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Familial Discourses in «The Book of Margery Kempe»

«Blyssed be the wombe that the bar and the tetys that yaf the sowkyn»


Raphaela Rohrhofer

The Book of Margery Kempe (ca. 1438) offers an illuminating account of late medieval female spirituality, affective devotion and subversion. This study approaches Margery Kempe’s roles in her earthly, heavenly and spiritual families from an interdisciplinary perspective. It details the tension between the domestic and spiritual life of the eccentric visionary and examines the intense agony and ecstatic pleasure imposed on her by the divine. Extensive research is devoted to late medieval female mysticism and the complex question of authorship and genre of The Book of Margery Kempe. In addition to a meticulous textual analysis, contemporary socio-religious, historical, medical and legal sources yield profound insights into the emotional and spiritual climate of the late Middle Ages.
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3. The Book of Margery Kempe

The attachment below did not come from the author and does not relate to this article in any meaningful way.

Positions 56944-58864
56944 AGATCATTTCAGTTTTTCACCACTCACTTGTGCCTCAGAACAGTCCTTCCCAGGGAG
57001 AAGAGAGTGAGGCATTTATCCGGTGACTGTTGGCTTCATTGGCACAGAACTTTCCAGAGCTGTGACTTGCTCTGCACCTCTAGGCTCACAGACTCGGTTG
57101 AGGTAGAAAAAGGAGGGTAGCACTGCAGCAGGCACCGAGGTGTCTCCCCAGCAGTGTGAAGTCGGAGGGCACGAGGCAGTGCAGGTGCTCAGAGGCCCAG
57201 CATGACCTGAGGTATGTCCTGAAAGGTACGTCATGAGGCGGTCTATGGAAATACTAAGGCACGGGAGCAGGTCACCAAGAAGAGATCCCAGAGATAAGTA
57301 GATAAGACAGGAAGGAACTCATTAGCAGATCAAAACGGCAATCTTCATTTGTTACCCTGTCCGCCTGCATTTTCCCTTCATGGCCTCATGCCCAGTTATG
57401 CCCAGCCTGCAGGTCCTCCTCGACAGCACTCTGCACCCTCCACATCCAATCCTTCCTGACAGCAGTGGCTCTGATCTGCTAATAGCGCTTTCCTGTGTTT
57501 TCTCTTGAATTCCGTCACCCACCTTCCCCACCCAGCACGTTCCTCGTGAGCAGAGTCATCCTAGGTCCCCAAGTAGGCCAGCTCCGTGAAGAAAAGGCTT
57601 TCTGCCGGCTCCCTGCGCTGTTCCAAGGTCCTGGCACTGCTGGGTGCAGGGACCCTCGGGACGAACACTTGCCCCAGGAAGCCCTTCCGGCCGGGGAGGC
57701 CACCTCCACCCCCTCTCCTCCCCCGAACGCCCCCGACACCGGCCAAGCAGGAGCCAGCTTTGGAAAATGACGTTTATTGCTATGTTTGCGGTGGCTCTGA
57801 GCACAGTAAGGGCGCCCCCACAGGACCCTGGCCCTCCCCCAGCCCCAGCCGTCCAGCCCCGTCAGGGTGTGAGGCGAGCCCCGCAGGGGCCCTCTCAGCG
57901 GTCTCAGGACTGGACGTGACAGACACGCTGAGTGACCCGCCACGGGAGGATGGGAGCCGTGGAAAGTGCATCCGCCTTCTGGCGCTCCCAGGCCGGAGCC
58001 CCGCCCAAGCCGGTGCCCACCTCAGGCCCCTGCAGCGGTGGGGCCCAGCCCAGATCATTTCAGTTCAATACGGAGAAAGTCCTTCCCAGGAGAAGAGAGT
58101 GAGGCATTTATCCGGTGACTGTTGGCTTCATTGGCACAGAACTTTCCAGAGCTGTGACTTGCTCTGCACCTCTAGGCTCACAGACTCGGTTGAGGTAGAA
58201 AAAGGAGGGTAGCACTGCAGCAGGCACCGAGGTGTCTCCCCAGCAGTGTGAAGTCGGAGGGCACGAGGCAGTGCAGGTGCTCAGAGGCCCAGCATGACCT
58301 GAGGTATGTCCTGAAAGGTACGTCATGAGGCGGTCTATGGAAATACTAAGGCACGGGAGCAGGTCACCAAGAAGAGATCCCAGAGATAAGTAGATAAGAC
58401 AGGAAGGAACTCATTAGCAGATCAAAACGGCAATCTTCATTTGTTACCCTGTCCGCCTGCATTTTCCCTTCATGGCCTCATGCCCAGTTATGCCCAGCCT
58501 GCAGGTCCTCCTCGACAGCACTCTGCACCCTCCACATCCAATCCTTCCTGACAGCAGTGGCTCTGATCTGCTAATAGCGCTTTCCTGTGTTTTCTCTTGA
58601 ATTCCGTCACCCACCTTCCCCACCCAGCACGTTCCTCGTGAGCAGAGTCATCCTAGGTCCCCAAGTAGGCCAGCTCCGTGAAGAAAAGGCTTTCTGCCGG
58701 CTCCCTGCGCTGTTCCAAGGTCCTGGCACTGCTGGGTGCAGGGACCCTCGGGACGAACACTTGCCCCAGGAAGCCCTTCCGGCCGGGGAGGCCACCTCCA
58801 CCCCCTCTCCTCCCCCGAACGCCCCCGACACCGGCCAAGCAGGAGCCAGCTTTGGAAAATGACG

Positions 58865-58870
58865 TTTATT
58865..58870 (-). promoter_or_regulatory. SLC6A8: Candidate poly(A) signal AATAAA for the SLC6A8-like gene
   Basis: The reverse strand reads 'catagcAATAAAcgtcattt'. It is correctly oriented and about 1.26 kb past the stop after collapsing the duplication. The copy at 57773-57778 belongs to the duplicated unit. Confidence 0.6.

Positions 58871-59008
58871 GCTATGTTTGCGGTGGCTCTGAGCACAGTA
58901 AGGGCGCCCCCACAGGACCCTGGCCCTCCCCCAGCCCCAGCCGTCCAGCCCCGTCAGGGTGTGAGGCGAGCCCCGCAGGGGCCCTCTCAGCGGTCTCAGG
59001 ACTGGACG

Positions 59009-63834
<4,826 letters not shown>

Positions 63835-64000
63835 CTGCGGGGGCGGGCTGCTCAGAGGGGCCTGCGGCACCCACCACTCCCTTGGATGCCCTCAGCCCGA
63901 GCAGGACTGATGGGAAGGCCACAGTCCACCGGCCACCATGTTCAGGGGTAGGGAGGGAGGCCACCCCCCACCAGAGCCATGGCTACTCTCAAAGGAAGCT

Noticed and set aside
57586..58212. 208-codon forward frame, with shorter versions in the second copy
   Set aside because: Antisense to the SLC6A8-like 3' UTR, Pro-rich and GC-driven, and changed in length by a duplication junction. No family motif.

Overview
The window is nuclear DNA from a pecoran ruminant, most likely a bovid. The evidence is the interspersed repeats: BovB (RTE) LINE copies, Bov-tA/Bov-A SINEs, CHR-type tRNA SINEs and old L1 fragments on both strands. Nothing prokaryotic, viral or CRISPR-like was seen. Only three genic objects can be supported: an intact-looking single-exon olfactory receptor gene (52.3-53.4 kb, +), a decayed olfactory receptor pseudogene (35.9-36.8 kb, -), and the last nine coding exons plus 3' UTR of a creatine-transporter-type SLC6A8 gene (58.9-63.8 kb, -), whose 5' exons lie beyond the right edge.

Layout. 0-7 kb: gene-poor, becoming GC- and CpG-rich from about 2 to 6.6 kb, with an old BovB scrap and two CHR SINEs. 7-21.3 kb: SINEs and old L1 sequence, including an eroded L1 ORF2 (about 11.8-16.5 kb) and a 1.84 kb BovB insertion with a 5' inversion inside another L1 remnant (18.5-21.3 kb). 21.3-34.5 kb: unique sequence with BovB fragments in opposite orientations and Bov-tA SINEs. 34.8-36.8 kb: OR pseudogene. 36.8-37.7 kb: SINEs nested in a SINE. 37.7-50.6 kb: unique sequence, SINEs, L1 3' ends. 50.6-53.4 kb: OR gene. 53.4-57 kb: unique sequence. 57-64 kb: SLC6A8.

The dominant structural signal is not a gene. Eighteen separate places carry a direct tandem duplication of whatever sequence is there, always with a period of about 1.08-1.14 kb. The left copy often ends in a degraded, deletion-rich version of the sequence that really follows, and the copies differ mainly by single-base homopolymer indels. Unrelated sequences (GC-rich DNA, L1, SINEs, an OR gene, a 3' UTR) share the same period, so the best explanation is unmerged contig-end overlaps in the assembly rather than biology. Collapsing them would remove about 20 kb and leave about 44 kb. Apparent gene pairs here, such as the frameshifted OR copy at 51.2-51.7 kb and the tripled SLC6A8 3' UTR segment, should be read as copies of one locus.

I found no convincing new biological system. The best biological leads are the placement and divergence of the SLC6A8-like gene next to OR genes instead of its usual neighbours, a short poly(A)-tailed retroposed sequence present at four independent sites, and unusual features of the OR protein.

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3 The Book of Margery Kempe

3.1 Questions of Author, Scribe, Genre and Style

Many of the idiosyncrasies commonly associated with Margery Kempe’s character find their extension in the elusive nature of the written record of her life. Manifold virtually unanswerable questions keep surrounding The Book of Margery Kempe. Whether one should treat The Book as an authentic historical document describing the actual life story of a medieval woman called Margery Kempe or whether one should favour a purely literary approach, interpreting The Book’s events and protagonists as fictional constructs seems to be up to the taste of each academic who addresses this visionary in depth. Follow-up questions such as to who authored The Book, to which extent the characters and actions in The Book are shaped in compliance with historical realities, and to which degree there may have been exertion of influence from an outside source to sculpture The Book after esteemed literary predecessors are important to pose, but, barring further historical discoveries about the life of Margery Kempe, must remain unanswered. It is a sad fact that while scholarship has verified that those events in The Book which can be ascertained could have taken place (the church officials Margery Kempe meets, for instance, are alive at the time The Book describes her meeting them, so are diverse other historically confirmed people) in the form presented in The Book, historical evidence about Margery Kempe’s life, while it is existent, is considerably scant;...

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